Do I Need North Carolina Auto Insurance?
North Carolina Auto Insurance is something that most individual residents of North Carolina must have. The problem that many NC Residents face is a lack of understanding of what coverages are, and what coverages are needed. The North Carolina Financial Responsibility Laws require that Automobile Liability coverage be maintained. The minimum coverage requirements are as follows:
- $30,000 Bodily Injury Per Person / $60,000 Bodily Injury Per Accident
- $25,000 for Property Damage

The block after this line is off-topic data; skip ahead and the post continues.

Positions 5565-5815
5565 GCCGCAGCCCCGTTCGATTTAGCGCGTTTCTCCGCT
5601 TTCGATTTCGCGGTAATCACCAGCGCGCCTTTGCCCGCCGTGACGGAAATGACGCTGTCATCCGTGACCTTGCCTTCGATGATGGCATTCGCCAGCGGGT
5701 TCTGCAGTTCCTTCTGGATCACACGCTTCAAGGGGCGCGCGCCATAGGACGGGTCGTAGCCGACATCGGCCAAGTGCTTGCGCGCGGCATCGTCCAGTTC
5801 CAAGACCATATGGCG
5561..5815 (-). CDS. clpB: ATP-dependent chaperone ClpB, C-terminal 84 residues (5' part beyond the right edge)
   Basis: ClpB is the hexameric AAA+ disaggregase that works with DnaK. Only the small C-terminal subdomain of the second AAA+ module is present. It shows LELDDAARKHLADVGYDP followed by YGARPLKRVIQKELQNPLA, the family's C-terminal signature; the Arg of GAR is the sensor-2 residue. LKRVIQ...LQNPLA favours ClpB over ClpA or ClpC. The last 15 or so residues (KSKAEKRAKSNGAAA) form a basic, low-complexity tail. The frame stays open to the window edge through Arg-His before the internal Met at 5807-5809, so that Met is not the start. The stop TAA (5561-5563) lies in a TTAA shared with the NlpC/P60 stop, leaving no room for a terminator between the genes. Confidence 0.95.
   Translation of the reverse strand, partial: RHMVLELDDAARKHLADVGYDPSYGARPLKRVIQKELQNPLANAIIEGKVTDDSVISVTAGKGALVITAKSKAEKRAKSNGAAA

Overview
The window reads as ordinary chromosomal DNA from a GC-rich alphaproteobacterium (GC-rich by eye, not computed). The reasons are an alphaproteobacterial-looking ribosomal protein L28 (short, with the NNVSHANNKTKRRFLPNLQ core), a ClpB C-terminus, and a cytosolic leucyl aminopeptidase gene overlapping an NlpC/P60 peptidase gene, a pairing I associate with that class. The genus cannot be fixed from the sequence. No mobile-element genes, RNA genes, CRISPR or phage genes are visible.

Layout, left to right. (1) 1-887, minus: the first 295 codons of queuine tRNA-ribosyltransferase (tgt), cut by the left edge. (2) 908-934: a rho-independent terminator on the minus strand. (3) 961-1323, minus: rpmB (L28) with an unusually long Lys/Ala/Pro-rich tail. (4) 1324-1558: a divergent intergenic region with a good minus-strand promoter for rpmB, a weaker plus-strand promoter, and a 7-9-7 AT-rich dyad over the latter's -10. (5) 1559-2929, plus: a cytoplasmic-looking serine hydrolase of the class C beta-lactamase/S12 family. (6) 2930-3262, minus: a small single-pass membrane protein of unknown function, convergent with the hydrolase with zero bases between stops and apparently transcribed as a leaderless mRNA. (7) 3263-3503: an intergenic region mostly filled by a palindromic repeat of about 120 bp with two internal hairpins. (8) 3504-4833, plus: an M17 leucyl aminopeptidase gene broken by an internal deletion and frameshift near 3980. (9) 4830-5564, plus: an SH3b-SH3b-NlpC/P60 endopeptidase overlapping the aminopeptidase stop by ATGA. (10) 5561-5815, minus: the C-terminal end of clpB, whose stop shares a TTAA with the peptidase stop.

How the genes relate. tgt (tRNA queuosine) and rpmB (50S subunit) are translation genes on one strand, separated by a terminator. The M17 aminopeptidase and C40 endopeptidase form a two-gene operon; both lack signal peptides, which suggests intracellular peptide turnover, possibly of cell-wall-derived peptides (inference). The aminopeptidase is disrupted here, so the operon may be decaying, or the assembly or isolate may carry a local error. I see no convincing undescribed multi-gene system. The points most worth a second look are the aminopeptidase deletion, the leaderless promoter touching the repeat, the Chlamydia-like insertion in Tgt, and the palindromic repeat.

Additionally, North Carolina now requires that all licensed drivers carry Uninsured/Underinsured Motorist Coverage at least equal to the highest liability limit on any one vehicle insured under the policy. Now that you know what the law requires…let’s take a better look at the actual coverages available on a North Carolina Auto Insurance Policy.
BODILY INJURY LIABILITY
Bodily Injury Liability coverage will pay for damages to other people’s property as a result of an accident caused by you or another covered driver. Here are some examples of damages covered under the Bodily Injury Liability of your policy:
- Medical Expenses
- Law suit settlements & Legal Fees